The Other Brother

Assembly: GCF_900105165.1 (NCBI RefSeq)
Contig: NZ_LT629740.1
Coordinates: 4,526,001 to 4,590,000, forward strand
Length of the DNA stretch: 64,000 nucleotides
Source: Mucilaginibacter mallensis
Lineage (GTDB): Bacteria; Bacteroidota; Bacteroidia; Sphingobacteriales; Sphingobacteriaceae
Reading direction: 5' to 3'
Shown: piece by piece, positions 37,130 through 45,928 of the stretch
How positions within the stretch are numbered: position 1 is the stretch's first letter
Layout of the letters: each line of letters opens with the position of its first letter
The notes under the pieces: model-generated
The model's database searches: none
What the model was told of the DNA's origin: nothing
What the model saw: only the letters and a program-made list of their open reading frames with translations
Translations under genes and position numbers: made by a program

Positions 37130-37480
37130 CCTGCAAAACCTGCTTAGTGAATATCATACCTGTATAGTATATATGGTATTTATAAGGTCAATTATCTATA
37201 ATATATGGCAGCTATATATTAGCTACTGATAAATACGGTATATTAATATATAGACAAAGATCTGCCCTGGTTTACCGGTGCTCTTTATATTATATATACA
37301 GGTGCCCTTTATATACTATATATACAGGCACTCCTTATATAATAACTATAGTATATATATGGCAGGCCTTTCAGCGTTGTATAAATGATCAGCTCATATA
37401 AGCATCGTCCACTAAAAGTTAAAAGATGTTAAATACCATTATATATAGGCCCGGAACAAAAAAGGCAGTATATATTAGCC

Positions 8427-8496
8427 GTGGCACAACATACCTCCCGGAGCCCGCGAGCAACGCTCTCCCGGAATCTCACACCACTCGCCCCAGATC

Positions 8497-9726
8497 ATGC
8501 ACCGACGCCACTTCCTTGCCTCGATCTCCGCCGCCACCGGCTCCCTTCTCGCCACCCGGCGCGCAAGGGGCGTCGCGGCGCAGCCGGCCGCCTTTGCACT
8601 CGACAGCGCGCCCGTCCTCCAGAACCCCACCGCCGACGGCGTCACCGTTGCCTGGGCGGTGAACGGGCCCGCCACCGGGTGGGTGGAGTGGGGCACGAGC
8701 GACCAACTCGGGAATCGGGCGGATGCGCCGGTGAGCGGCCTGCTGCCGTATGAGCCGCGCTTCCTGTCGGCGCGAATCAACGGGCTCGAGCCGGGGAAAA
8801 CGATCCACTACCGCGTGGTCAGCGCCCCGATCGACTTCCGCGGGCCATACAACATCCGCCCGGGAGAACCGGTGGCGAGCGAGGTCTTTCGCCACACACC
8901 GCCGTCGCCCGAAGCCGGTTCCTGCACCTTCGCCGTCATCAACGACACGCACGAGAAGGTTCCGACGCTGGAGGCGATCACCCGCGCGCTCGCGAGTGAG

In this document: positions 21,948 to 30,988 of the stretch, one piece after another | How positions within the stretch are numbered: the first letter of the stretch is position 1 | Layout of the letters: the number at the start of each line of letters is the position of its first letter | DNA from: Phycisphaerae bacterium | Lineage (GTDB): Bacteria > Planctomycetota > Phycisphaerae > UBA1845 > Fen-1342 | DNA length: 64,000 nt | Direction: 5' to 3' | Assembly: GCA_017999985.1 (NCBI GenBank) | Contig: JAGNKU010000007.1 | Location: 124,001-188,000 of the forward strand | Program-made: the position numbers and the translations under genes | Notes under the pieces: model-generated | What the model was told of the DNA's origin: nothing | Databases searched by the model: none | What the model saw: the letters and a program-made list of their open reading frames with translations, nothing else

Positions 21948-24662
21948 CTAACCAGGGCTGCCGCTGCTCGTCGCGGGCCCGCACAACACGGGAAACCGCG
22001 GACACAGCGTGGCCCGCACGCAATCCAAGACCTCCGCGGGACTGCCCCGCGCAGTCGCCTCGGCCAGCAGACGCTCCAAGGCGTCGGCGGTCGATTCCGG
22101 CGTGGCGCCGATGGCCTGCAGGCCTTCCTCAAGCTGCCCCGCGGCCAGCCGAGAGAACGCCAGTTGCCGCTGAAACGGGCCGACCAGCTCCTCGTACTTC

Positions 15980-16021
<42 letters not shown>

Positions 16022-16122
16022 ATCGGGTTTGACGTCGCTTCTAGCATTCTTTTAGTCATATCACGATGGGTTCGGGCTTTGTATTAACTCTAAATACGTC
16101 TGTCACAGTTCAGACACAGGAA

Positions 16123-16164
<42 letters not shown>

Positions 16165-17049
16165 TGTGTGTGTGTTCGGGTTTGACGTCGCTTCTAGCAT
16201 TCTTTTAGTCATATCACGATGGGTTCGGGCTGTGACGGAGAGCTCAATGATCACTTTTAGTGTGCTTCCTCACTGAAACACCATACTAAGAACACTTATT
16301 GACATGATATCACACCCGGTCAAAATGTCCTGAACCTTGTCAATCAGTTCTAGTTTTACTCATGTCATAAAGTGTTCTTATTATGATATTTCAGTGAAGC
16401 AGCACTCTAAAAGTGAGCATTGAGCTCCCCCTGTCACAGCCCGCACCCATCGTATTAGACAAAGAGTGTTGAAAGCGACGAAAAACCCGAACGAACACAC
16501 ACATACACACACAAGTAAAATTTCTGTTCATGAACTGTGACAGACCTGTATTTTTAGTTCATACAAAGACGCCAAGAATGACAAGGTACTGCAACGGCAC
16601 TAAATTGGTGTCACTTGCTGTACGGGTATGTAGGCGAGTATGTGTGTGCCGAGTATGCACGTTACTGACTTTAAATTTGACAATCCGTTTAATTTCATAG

The property next door to ours in Amagansett sold recently for just under a million dollars. It was truly an absurd amount to pay for a two-room shingled shack and dilapidated workshop on half an acre. No doubt the shack will be demolished soon, to make way for a structure with as much square footage as can be squeezed into half an acre. I will be struck by a profound sense of loss when that happens. The shack on half an acre is all that remains of my rule-breaking, appliance-collecting, glass-blowing, wise-cracking, great-uncle Harold. My memory of Harold is vague. I only saw him when we visited my grandparents in Amagansett for a week every summer. I was about twelve when he died. There is no digital record of Harold’s existence. Those who knew him best are long gone. Harold was something of an outlier in the family; not a black sheep, exactly, but a venturer on an original path. Uncle Harold was unapologetically different; his personal credo: “I am what I am.” Or maybe that was Popeye. Both pipe-smoking sailors get muddled in my memory. What we learn about our ancestors is filtered through the perspectives of succeeding generations. The accepted family explanation of Uncle Harold was that he was a promising engineer who was jolted off-track by the untimely death of the love of his life. “Harold never recovered from Diane’s death,“ his unmarried sisters would say. Later, they would attribute some quirkiness to his having been seduced by his second wife, Elsie, an older woman who did not wear a brassiere. Harold appears in some of my grandfather’s home movies. The earliest reels show the family visiting the house in Amagansett and swimming at Indian Wells in the early 1930’s. There is my grandfather’s sister, Grace, and their younger sister, Helen, who lived with Grace in Brooklyn. There is my grandmother, wearing a dress and shoes on the beach, mouthing, “Go away” and turning her back to the camera. There are my mother and her sister and brother. In another shot, we see Grandpa’s brother, Harold, wearing a leotard-like swimsuit, robustly bounding into the waves. With a pipe in his mouth. Film images capture Harold, in suit and tie, rollerskating with the kids down the sidewalk in Brooklyn, pushing a box scooter, serving a steaming plate of corn on the cob, telling a joke. Always grinning. Often smirking. Others may have been disturbed by his quirkiness, but Harold was not. My great-aunt Grace, an elementary school principal in Brooklyn, built her summer house in Amagansett in 1932. My grandfather, who was also a principal in Brooklyn, inherited the place when Grace died in 1959. Harold, newly widowed, bought the land next door and amassed the materials and equipment to build a home and workshop. He put up a two-room shelter – space for a bed, a Franklin stove, and a sink. It is not clear whether it had indoor plumbing or electricity. The workshop, on the other hand, could house a family of six. It also had a Franklin stove for heat, and probably electricity and plumbing. After the building was done, Harold continued to amass materials and equipment. His older sisters charitably labeled him a “collector”. I like to think of him as a farmer of miscellany. He purchased old appliances and machinery at auctions, then planted them in his yard with the intention of repairing them. He had refrigerators in one row, ovens in another, washing machines aligned by the workshop. He also dabbled in living things, tending to chickens, a few cows, and blackberry bushes. Uncle Harold, dressed daily in an undershirt and overalls, would shuttle from the yard to the workshop and back, surveying his harvest. Harold also amassed property. One by one, he purchased all of the lots surrounding his. Eventually, he had over five acres on which to plant his appliances and raise his livestock. Meanwhile, next door, Grandpa winterized Grace‘s house, adding insulation and a heater. He and my grandmother moved in year-round after he retired. He laid oak floors and built a guest room. He installed a greenhouse and planted a tidy garden, bird baths, and bird feeders. The picket fence in front was kept a sharp white. My grandparents’ children went to college and graduate school, fell in love, and brought their prospective spouses to Amagansett to meet the family. The first time my aunt presented her fiance, Jack, a law student and amateur thespian, Uncle Harold set off fireworks during Jack’s recitation of Hamlet. My aunt was mortified, but Jack was not deterred. Uncle Harold reportedly attended the Merchant Marine Academy. He may have had some affiliation with the local Coast Guard. It is possible that he was an Amagansett firefighter and a leader of a Boy Scout troop. He probably spent time sailing a boat in Gardiner’s bay. If there were an obituary, I would be able to confirm these details. There is no written record of Harold’s accomplishments, so we are left to doubt that he had any. Uncle Harold and Elsie died under mysterious circumstances following a car accident. Or that’s what I remember hearing. Harold’s place took months to clear out. Among the old appliances, they discovered some fine oil paintings, oriental rugs, and a grand piano that had belonged to Diane. The property was bought by a retired fireman, who sold off the lots that Harold had accumulated, spawning five new houses. For inexplicable reasons, the fireman kept Harold’s old house, renovating it to make it rentable. He put it on the market last spring. It sold in a few weeks. Grace’s house now belongs to my brother and me, having been passed down from my grandparents, to my mother, to us. We are holding on, honoring my mother’s wish that the house stay in the family. I have always thought of this home as my mother’s legacy. She wanted us to know this place and, through it, to feel a kinship with the characters who created it. Lately, as I shepherd my son through medical and psychological examinations to determine the nature of his Autism, I have been thinking a lot about otherness. I wonder whether there is a quirkiness gene of some kind that has crept its way through the generations from my great-uncle Harold to my son. If so, then my son’s inheritance from my mother and her ancestors is something much more valuable than a property in Amagansett. It is the understanding that we are all different. Otherness is not a defect. It is not an illness; not a condition to be treated. You are who you are. Be happy.